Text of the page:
The kitchen has more places for cooties than anywhere else in your home — even more than your bathroom, on average. We are going to look at those spots where bacteria love to hide and give you some tips and tools to keep them clean and sanitary.
You might be surprised to learn that there are more germs in your kitchen sink than are in your toilet. From raw meat juices, dirty dishes and leftover food particles, the kitchen sink is a hotbed for bacteria. Therefore, any day that you use your sink for preparing food or soaking dishes, pots and pans, it should be washed down with hot soapy water and a sponge.
Speaking of sponges, there have been many discussions online about the germs found in sponges and what will work to clean them. The New York Times published an article that quoted a study from Germany claiming that cleaning a sponge only makes the bacteria on them worse. But after further research, the author wrote another article that said cleaning your sponge is still important to do. So the debate seems to remain up in the air.
However, if you still want to clean your sponge, you can either put it in the microwave on high for a minute or try a tool called a SpongeBath that uses citric acid to keep the sponge clean and disinfected.
3. Hand Towels
Hand towels are magnets for nasty germs. More often than not, we mindlessly wipe our hands on our towels, without thinking what we’re leaving behind. Raw meat juices, raw eggs from batter or even rotting food can often be found on a kitchen towel.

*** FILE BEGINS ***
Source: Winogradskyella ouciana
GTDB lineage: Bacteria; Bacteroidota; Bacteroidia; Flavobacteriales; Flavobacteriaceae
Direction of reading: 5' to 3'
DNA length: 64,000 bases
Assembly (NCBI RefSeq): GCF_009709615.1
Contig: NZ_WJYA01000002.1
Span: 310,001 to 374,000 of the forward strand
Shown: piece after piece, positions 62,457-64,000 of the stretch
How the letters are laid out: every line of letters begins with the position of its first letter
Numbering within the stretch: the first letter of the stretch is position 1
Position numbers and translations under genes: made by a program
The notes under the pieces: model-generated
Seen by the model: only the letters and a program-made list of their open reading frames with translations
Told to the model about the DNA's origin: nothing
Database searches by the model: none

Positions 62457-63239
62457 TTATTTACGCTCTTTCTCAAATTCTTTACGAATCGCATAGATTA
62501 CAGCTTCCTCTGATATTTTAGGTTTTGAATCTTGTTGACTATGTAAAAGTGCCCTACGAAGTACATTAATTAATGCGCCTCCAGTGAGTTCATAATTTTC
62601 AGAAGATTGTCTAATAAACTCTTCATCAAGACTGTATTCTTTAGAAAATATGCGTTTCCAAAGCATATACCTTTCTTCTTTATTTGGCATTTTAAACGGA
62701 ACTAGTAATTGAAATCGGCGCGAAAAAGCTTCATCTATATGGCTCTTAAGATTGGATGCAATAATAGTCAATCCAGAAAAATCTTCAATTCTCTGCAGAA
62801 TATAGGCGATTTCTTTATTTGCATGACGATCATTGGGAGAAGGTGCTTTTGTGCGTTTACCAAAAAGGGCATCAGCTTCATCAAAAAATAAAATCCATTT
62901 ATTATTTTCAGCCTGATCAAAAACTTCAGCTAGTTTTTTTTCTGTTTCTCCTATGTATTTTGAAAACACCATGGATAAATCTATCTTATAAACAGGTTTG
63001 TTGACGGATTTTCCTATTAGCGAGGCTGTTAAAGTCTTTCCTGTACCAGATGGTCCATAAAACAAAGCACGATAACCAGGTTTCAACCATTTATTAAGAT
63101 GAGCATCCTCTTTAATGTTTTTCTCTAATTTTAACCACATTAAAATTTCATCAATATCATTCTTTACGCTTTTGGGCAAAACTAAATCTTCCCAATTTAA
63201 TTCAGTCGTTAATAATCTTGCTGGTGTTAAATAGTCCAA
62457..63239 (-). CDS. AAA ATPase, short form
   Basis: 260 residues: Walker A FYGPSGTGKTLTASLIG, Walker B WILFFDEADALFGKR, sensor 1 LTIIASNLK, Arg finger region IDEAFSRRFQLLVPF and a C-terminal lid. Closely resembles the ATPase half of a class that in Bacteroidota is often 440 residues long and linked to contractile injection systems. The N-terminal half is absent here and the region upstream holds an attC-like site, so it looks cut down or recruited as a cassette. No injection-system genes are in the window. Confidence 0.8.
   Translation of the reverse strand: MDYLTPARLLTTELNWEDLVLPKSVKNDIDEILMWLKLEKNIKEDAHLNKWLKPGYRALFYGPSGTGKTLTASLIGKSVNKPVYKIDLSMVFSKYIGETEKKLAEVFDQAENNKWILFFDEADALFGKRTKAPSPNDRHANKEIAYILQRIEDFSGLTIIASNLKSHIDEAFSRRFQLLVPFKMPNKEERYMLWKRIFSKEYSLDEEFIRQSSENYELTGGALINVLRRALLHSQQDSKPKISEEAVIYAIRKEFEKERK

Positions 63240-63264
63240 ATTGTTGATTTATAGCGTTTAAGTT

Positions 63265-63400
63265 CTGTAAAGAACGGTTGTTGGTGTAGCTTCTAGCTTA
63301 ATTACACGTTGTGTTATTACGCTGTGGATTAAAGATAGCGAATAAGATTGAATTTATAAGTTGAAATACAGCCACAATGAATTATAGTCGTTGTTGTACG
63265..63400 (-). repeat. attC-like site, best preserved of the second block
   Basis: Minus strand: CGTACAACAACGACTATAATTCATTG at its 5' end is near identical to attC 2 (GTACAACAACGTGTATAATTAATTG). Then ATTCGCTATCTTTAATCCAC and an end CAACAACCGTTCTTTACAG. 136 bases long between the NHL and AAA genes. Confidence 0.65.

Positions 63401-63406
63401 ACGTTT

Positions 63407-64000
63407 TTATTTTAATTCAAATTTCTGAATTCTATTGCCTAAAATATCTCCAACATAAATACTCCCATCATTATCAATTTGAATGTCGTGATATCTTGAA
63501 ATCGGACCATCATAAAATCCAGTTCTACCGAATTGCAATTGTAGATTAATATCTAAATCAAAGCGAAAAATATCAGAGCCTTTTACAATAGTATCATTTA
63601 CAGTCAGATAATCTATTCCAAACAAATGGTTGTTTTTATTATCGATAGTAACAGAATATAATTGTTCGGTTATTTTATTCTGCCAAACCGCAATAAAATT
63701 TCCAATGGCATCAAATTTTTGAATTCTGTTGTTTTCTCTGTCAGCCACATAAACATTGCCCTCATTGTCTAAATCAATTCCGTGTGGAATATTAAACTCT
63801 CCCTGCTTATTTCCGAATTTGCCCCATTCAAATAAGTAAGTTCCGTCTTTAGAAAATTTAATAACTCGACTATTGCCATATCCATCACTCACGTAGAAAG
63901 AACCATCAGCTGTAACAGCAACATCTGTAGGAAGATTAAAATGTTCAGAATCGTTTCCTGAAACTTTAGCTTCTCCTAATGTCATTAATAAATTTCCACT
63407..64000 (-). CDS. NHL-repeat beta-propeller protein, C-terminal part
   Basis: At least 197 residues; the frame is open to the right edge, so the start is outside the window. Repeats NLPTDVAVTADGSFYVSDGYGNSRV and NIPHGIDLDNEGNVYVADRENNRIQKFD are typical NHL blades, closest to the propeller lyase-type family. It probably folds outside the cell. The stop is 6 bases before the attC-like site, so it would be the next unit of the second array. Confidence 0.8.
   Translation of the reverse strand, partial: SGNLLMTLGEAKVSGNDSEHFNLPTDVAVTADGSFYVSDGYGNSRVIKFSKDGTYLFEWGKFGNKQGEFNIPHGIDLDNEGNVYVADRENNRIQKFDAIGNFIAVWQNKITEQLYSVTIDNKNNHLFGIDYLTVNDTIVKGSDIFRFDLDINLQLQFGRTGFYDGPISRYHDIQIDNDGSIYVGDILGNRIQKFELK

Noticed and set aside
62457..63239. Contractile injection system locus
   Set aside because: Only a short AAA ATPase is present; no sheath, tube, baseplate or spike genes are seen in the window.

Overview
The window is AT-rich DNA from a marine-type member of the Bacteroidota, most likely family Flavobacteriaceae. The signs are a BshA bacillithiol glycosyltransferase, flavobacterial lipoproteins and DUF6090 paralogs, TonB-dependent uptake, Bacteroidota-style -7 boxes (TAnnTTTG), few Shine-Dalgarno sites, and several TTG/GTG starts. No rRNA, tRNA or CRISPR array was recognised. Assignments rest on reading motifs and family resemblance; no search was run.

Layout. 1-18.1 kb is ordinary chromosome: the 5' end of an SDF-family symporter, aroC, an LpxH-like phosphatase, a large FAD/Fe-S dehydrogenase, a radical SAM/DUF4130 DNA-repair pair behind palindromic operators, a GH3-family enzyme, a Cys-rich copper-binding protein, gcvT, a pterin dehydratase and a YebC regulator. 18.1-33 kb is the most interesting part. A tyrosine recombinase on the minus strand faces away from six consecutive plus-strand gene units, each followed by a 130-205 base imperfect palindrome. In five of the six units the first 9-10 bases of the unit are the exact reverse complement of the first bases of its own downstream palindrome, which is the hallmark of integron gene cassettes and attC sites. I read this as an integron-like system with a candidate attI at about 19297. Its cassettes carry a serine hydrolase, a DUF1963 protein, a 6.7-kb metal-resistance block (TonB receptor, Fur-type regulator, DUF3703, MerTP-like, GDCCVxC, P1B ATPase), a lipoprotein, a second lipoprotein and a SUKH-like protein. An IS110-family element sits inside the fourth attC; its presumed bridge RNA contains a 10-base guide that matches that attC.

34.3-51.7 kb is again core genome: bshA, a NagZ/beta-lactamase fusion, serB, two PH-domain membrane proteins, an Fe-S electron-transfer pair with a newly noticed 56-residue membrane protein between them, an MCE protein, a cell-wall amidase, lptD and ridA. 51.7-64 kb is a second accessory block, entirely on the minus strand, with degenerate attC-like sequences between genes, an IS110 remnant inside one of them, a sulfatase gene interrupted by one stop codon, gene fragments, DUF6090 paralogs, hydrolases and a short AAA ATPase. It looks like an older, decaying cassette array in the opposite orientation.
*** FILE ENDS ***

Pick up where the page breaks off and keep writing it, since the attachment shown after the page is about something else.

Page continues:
The trick is to change them at least once a week — more often if the towels get a lot of use — and wash dirty ones in hot water. You can also add a teaspoon of bleach to the wash to kill bacteria.
4. Cutting Boards
Wooden cutting boards have proved to be full of more bacteria than a toilet seat. If used for cutting raw meat, they can also contain salmonella, which can lead to cross contamination.
To clean a cutting board, submerge it in hot soapy water after each use. You can also disinfect it with a mix of distilled white vinegar, lemon juice and salt. Consider plastic cutting boards that can go in the dishwasher.
5. Knobs and Handles
Every kitchen has more than a few door knobs and handles. Between everyday germs that are on your hands and the food germs you find in the kitchen, those cabinet knobs and handles can be full of bacteria.
You can use a simple solution of distilled white vinegar and some rubbing alcohol in a spray bottle and wipe with a microfiber cleaning cloth. The vinegar alone kills 98% of the bacteria, and the alcohol should kill the rest.
6. Salt and Pepper Shakers
Bet you never thought of your salt or pepper shakers as a place where germs are being transferred, but when was the last time you wiped them down with something other than a wet cloth (if that). These items are being handled by everyone in your family, and therefore germs are being spread to everyone.
7. Refrigerator Handles
The handles of your refrigerator are touched countless times a day. Add in the fact that you are opening the fridge with hands that are preparing a meal and you can imagine all the germs and bacteria that are on those handles.
Get into the habit of wiping them down daily if possible. Use the same white vinegar and rubbing alcohol solution previously mentioned.
8. Remote Controls
TV remotes in any room of the house are apt to hold a variety of germs. But the remote in the kitchen is the worst of all. Food bacteria from meal prepping might be all over it.
Consider keeping the remote inside a ziplock bag and operating it through the bag. That way the germs are on the bag and not in all the cracks and crevices of the remote. Change the bag often.